In that sense, they are no different from an actor who reads and rehearses a play until they feel that they understand the characters and how they should be played in every scene.)
Everyone has an accent of their own, but outstanding narrators can take their accent out of the narration and deliver a more neutral diction.
When called upon, a good narrator can also use a believable accent.
No one expects a one hundred percent accurate accent for every character, but when a character sounds authentic, they have a better chance of selling the story to the reader.
You can listen here to JD Franco, his regular accent in evidence at the start, his Latino accent delivered consistently well for the rest.
A good narrator also knows when to drop accents altogether, because there are occasions when it can become distracting.
Although a movie might not be the ideal way to explain this rule, one does spring to mind.
The actors in the 2017 comedy, “The Death of Stalin” all use their own regional English and American accents because to have everyone try to use Russian accents would have been distracting for the audience, and probably impossible to get right.
(You can check out the official trailer and sample from the smorgasbord of accents here, although those averse to salty language may prefer to skip it.)
A good voice actor knows when to hold a pause for an extra second to let the words sink in, and when to speed up dialogue during an action scene.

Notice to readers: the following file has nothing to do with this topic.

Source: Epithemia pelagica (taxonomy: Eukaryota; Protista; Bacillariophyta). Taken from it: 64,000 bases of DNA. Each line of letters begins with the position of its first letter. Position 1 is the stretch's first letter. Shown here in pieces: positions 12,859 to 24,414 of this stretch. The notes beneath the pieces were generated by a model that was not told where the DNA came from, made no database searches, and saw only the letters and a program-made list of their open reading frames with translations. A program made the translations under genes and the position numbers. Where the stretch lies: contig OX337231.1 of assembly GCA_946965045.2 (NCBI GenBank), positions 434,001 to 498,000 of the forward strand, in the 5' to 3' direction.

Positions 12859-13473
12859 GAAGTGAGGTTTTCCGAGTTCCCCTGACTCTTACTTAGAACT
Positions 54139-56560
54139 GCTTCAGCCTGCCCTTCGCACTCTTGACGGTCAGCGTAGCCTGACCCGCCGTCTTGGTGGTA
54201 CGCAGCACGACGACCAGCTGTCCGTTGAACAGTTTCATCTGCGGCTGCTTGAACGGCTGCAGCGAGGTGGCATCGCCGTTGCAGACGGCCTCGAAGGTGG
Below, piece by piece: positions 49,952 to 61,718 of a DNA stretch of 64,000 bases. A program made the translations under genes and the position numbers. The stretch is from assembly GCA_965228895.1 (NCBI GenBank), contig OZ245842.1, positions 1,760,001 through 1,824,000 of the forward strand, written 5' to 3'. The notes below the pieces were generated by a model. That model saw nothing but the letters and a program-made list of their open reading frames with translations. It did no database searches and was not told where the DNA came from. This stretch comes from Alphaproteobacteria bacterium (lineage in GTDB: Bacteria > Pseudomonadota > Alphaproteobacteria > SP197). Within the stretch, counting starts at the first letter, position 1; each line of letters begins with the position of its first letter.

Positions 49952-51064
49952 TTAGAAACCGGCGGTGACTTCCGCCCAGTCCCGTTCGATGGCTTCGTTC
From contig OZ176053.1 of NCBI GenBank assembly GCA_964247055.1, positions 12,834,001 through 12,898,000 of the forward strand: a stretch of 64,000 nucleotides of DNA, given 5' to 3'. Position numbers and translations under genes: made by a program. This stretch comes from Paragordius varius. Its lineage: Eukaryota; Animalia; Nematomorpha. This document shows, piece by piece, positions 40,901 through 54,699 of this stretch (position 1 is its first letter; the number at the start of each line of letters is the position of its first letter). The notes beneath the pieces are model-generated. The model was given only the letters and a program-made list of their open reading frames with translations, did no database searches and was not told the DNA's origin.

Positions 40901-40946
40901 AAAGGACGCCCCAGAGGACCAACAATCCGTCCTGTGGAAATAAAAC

These little breaths and pauses add a human touch to the character or some spice to the description of a scene.
You can immerse yourself in the hypnotic tones of Patrick Fraley explaining in expert fashion how breathing should be.
A natural pacing ability can help a narrator immerse their audience in the story while making the characters feel more life-like.
It is worth mentioning at this point that overdoing it (‘hamming it up’ is the phrase often used) is something that the seasoned professional narrator will always be consciously avoiding.
You won’t notice when the narrator is doing their job right because you will be too busy enjoying what they’re doing. But when the reading tips into melodrama it sticks out like a sore thumb.
Apart from the simple pleasure of being read to by someone else, better visualization of characters is one of the reasons why audiobooks have become so popular.
A good narrator can make each character’s voice sound distinctive enough to stand apart from the rest so that the reader feels as if they could be standing there in the scene with the characters.
It’s narrated by Bruce Mann as a good example of effective character differentiation. Mann only needs to make subtle changes to his voice to ensure that the listener knows who is center stage.
When an unskilled narrator speaks, all their characters sound the same and it becomes nearly impossible to distinguish between them.
Again, the kind of understanding needed to do this can only come from knowing the story inside and out.
Audiobooks can take several days to narrate from cover to cover.
It’s a long time to be reading out loud and one of the pressures of the job is that listeners can tell if fatigue or waning concentration are taking their toll on the voice of the narrator.
The aim is to have the last page sound like the first.
Our ears are very good at picking up when something is amiss, and they can quickly tell us when the narrator’s heart isn’t in it.
Consistent narration throughout a book is one sign of a good narrator, and here Bill DeWees shares some great suggestions for maintaining the same delivery throughout a project.